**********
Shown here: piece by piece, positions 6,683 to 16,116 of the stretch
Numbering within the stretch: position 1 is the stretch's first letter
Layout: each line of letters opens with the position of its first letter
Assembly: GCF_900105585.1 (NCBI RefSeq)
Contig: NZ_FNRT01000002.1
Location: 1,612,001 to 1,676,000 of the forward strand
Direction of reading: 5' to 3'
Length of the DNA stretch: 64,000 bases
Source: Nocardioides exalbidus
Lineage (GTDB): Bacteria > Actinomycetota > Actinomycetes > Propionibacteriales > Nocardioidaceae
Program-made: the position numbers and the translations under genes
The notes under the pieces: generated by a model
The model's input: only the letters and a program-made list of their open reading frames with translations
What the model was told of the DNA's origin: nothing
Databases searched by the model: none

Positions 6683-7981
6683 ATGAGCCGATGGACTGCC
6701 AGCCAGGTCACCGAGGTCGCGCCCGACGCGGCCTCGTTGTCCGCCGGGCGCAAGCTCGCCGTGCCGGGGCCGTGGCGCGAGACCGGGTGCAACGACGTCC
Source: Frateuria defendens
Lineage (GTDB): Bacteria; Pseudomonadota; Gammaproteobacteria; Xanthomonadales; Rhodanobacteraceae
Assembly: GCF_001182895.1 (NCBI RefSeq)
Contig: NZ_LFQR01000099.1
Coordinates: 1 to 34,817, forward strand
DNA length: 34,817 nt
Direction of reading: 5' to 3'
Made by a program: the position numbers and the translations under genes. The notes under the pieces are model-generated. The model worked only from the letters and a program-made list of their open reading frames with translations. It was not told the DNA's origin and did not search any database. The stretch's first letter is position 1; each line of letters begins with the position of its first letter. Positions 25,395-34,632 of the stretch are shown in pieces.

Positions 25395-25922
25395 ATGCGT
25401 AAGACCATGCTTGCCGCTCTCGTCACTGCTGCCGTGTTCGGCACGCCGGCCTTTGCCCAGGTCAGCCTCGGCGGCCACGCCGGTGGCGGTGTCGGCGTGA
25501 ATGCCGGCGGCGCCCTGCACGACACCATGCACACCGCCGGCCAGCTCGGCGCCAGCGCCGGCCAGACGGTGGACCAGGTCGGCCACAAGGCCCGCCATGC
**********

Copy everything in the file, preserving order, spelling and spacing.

Shown here: piece by piece, positions 6,683 to 16,116 of the stretch
Numbering within the stretch: position 1 is the stretch's first letter
Layout: each line of letters opens with the position of its first letter
Assembly: GCF_900105585.1 (NCBI RefSeq)
Contig: NZ_FNRT01000002.1
Location: 1,612,001 to 1,676,000 of the forward strand
Direction of reading: 5' to 3'
Length of the DNA stretch: 64,000 bases
Source: Nocardioides exalbidus
Lineage (GTDB): Bacteria > Actinomycetota > Actinomycetes > Propionibacteriales > Nocardioidaceae
Program-made: the position numbers and the translations under genes
The notes under the pieces: generated by a model
The model's input: only the letters and a program-made list of their open reading frames with translations
What the model was told of the DNA's origin: nothing
Databases searched by the model: none

Positions 6683-7981
6683 ATGAGCCGATGGACTGCC
6701 AGCCAGGTCACCGAGGTCGCGCCCGACGCGGCCTCGTTGTCCGCCGGGCGCAAGCTCGCCGTGCCGGGGCCGTGGCGCGAGACCGGGTGCAACGACGTCC
Source: Frateuria defendens
Lineage (GTDB): Bacteria; Pseudomonadota; Gammaproteobacteria; Xanthomonadales; Rhodanobacteraceae
Assembly: GCF_001182895.1 (NCBI RefSeq)
Contig: NZ_LFQR01000099.1
Coordinates: 1 to 34,817, forward strand
DNA length: 34,817 nt
Direction of reading: 5' to 3'
Made by a program: the position numbers and the translations under genes. The notes under the pieces are model-generated. The model worked only from the letters and a program-made list of their open reading frames with translations. It was not told the DNA's origin and did not search any database. The stretch's first letter is position 1; each line of letters begins with the position of its first letter. Positions 25,395-34,632 of the stretch are shown in pieces.

Positions 25395-25922
25395 ATGCGT
25401 AAGACCATGCTTGCCGCTCTCGTCACTGCTGCCGTGTTCGGCACGCCGGCCTTTGCCCAGGTCAGCCTCGGCGGCCACGCCGGTGGCGGTGTCGGCGTGA
25501 ATGCCGGCGGCGCCCTGCACGACACCATGCACACCGCCGGCCAGCTCGGCGCCAGCGCCGGCCAGACGGTGGACCAGGTCGGCCACAAGGCCCGCCATGC